Posting to Autocat
On 7/5/2014 1:18 AM, Julie Moore wrote:
On several occasions at ALA, I introduced myself as a cataloger to non-cataloger librarians. There was a definite cringe among some people. One person said, “You really need to come up with a new title. ‘Cataloger’ sounds so old-fashioned.” Old-fashioned or not, being a ‘Cataloger’ is what I am.
Have we identified a preferable, “cooler” job title is for what it is that we do?
What I think is important is not so much how *we* feel about the job title, but how the public feels about it, and consequently, how they relate to us. The old term “janitor” has been replaced by “sanitation engineer” or something like that. They did so because it makes a difference in society how others think of you.
I guess I think it is like George Washington’s advice to the young man who is about to make his own way into society, and Washington goes into a lot of discussion about the clothes he should wear! It is a remarkable letter. http://teachingamericanhistory.org/library/document/letter-to-george-steptoe-washington/
When I read this the first time as a young man, I remember that I thought his advice was absolutely ridiculous and I even found it embarrassing that “the Father of our Country” could say anything like that. I believed that clothes shouldn’t make any difference as to how people judge what kind of person I really am, but of course, I learned I was completely wrong, and George Washington was right.
I learned that whether I liked it or not, dirty clothes, ripped up clothes, out of date clothes, are all types of communication, and they all said something about me and my values. If I see someone with tattoos and piercings all over, I draw certain conclusions. I did have to confess that if I saw a young woman who was dirty and wore awful clothes, I looked differently at other young women who took care of their appearance, and appreciated the care they took. It slowly dawned on me (I was such a slow learner!) that women appreciated it if I took some care of my own appearance. For better or worse, we all draw conclusions from such seemingly trivial matters, that are really not so trivial at all.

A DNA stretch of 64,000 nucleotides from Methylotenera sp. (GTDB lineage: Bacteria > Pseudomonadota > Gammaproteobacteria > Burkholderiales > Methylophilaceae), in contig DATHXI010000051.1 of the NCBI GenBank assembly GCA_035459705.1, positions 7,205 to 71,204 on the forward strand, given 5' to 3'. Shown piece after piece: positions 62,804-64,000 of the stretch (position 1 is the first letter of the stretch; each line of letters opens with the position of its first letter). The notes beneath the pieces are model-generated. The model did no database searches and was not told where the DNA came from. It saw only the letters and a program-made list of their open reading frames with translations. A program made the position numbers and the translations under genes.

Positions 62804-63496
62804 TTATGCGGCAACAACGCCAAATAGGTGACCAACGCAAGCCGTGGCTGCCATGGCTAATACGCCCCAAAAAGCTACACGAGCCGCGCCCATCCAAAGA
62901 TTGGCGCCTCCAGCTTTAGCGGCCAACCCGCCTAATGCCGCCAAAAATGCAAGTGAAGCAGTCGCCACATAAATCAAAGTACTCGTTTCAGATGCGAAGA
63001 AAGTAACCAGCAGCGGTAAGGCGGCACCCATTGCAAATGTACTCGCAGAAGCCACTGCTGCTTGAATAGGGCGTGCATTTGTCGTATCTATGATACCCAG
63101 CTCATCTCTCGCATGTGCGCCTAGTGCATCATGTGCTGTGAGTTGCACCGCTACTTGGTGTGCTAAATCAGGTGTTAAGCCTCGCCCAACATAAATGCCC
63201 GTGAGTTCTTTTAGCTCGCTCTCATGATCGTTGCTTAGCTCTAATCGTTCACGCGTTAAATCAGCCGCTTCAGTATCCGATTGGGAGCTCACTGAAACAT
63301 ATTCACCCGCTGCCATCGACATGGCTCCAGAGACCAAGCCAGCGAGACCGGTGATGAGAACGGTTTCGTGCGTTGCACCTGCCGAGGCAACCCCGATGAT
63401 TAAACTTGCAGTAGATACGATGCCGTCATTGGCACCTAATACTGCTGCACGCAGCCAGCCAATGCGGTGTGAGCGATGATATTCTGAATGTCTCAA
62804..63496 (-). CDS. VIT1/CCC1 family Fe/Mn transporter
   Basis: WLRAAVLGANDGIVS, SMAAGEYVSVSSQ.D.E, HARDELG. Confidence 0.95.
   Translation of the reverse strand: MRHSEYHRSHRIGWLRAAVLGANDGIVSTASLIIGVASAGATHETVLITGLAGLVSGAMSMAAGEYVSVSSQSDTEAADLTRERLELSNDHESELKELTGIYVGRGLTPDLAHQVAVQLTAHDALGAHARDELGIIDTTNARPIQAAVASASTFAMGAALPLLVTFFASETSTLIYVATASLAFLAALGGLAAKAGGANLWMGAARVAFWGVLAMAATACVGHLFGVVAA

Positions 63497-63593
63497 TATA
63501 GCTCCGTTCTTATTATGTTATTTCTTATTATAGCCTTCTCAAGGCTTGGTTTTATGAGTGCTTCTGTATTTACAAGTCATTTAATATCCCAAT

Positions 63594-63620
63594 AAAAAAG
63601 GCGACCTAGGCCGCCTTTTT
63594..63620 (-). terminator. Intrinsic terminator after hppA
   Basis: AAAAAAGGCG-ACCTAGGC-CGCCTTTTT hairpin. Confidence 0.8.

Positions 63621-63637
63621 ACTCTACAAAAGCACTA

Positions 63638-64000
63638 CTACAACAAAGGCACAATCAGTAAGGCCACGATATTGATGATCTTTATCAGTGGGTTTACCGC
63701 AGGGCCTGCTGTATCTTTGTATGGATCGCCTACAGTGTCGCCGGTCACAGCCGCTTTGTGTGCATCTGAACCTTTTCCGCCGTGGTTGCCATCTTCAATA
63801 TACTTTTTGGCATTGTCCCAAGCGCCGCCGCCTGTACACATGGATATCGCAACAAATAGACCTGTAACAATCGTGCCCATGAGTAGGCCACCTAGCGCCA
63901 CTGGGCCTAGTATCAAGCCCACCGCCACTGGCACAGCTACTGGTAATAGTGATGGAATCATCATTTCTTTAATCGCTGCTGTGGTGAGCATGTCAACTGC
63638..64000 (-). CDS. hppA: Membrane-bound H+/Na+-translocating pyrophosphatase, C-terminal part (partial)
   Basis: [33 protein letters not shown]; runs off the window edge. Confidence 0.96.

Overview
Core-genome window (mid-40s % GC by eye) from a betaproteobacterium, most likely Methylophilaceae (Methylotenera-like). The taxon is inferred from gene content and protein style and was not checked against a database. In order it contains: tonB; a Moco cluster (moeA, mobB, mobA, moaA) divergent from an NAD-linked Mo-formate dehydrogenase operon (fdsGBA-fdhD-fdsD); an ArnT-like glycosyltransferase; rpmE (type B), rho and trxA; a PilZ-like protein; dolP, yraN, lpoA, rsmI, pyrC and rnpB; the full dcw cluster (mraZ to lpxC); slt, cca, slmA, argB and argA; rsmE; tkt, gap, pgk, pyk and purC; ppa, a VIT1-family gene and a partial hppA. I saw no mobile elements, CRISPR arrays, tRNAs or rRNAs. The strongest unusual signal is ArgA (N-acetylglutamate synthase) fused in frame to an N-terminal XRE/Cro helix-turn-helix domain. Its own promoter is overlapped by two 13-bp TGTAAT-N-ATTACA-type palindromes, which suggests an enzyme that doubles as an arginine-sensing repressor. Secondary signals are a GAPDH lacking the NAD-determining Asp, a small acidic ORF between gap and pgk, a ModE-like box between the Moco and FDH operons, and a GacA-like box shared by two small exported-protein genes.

Therefore, it is logical that our job titles are the same as our clothes, and I am sure that if we would ask old George what he thought, he may say that we are facing a problem: if people think that the title “cataloger” is old-fashioned, then by definition, it is old-fashioned. If that is the way you want to portray yourself, then OK. If not, you may want to consider “changing your clothes”.
What could that be? Well, how do we want to portray ourselves? This will take a certain effort to change things. For quite awhile now, I have entertained the thought that cataloging is “semantics in action” so I propose the title “Semantic Engineer”.
Who knows? People may accept it.